Tuesday, May 18, 2010
The Specifics of Status
This may seem all very obvious to the gentle reader, but since I am about to outline just how some persons in the society are technically stronger than others, I feel I need to make myself clear. To me, a peasant being less than a king is no different than a goblin being less than an ogre. There is a social hierarchy, and each being has its place within.
before, so I will skip doing it here. Suffice to say that as you move down the list, the status increases, the relative rarity increases, hit points increase and so on. I should have created a line on this table between the attendant and the adherent - as this is the point dividing zero-level persons from leveled persons.
Please note that in no way is this list limited to humans, or indeed to any particular race or even hit die. It would be just as easy to calculate a night hag's stats on this table as anything else - assigning the hag according to what status the reader felt she held in the social system. Obviously the hag is leveled ... and would have to have a high intelligence. What is presented here is a gauge for determining the rarity of a night hag Queen vs. a night hag minion.
Also note that more than 99% of the population is NOT leveled. I have had reason to reconsider that occasionally ... but the reader must be careful in using the table where it comes to a given segment of the population. The table does not mean to give the suggestion that in a town of 29,000 persons, only 216 would be leveled. Members of a town would be the elite individuals of any given state - and it is presumed that a town (pop. 5,000 or more) would be surrounded by a great many manors and other centers of industry. Where a town might have 5,000 persons, the likelihood is that the surrounding environs would have another 25,000, so that within the town itself 1 in 25 persons might be levels (the remaining levels distributed about the hinterland). I know this is not D&D canon - the Monster Manual in particular seems to suggest that leveled persons, even persons above 6th level, are as common as hay - but I find this system works for my purposes.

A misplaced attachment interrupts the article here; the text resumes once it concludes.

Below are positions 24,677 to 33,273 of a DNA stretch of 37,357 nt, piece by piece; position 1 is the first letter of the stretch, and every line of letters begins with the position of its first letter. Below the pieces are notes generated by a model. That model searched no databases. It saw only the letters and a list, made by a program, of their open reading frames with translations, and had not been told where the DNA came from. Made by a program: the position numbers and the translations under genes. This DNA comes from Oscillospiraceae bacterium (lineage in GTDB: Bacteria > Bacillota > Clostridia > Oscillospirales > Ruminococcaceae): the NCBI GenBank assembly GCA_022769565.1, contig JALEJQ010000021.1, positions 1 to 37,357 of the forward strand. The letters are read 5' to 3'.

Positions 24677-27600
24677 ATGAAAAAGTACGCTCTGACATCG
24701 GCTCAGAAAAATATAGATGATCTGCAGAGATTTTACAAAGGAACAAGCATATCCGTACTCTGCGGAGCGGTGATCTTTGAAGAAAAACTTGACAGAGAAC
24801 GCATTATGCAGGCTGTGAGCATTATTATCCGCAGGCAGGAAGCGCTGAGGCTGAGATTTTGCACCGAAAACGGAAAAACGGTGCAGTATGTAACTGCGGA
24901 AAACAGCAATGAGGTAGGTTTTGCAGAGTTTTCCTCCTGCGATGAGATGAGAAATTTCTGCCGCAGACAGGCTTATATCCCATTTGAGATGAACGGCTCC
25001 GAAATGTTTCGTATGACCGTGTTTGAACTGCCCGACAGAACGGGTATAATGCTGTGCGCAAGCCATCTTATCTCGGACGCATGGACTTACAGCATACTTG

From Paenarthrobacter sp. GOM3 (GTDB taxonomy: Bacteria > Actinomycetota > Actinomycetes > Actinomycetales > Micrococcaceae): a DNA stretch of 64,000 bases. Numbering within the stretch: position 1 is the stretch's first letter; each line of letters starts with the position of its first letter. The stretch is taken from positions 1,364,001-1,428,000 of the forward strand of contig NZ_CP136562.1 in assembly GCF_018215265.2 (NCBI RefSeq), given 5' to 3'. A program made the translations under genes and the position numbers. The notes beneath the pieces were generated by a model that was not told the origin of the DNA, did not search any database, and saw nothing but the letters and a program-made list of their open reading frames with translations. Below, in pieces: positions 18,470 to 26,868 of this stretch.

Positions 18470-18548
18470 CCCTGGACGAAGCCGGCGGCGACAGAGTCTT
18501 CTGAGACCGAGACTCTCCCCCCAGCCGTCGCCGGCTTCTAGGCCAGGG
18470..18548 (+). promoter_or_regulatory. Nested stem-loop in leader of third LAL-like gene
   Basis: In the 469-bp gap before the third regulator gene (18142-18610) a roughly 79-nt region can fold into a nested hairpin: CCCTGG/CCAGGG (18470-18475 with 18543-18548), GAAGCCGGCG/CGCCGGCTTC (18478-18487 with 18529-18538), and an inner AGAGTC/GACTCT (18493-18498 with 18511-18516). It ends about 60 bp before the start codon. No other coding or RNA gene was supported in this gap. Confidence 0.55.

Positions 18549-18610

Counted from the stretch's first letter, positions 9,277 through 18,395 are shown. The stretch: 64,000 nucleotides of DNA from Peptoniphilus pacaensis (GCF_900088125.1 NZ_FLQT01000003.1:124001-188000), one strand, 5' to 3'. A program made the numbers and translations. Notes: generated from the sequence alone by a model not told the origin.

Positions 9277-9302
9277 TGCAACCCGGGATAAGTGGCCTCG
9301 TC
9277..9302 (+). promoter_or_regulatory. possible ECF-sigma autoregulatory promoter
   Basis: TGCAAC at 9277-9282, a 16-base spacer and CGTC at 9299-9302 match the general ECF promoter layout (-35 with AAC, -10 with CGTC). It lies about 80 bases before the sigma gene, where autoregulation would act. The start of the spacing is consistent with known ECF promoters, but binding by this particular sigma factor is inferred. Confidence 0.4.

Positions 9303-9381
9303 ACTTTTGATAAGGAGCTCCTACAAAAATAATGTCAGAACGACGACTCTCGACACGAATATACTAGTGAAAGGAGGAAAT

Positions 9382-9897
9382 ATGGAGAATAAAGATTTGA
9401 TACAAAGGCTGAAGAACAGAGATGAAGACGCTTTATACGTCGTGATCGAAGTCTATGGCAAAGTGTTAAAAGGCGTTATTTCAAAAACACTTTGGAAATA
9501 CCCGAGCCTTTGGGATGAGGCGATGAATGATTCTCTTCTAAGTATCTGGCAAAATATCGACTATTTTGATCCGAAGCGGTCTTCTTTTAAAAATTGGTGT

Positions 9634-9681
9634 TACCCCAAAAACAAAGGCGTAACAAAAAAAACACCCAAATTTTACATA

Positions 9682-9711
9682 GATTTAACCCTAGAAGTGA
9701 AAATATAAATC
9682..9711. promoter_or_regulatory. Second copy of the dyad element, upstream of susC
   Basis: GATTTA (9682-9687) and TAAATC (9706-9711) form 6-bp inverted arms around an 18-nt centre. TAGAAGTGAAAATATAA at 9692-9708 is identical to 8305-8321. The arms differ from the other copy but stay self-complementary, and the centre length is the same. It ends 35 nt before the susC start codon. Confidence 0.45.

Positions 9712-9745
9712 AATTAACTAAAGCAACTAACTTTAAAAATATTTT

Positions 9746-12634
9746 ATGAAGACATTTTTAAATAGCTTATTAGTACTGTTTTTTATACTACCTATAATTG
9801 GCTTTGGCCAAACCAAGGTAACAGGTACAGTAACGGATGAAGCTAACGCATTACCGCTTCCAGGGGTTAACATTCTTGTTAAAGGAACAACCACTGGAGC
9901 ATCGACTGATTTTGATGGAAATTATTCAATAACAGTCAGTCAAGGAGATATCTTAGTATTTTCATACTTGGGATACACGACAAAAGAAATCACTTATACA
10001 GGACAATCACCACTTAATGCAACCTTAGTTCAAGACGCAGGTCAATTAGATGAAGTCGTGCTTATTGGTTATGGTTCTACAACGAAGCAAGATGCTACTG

Moving along. The hit points (HP) column I think is fairly clear, but I would point out that the hit points listed for peasant through exemplary are part of my hit points for mass system ... with comparatively sickly peasants having few, and healthier individuals having more. Attendants and better add hit points according to their skills (with leveled persons adding a lot more hit points), and so it is listed as 'variable.'
Now, the Roll Distribution column may not be clear. What this gives is the number of dice rolled to determine each ability stat. As I said yesterday, a peasant rolls 2d6 for their stats. A laborer does better in that one of their six stats is rolled using 3d6. The artisan gets two stats rolled with 3d6 and so on, to where the adherent, being leveled, gets a jump over the attendant and has all their stats rolled with 3d6.
The zealot, being somewhat better than a mere adherent, is shown here having 1 die roll for stats being 4d6; this would mean the standard practice of rolling four dice and discarding the lower die. The adventurer (which should not be confused with the player character) does better than the zealot in having two stats rolled with 4d6. And so on. Thus the player character fits into the system as being having the best average statistics in the world ... and this I find quite correct, as players are special.
For comparison, the reader can see how the Average Stats go up as status increases.
This is a fair bit of meat, so I'll leave off here - having answered Carl's question - before moving on.
Extra Credit: Consider how this above might be applied to these figures here.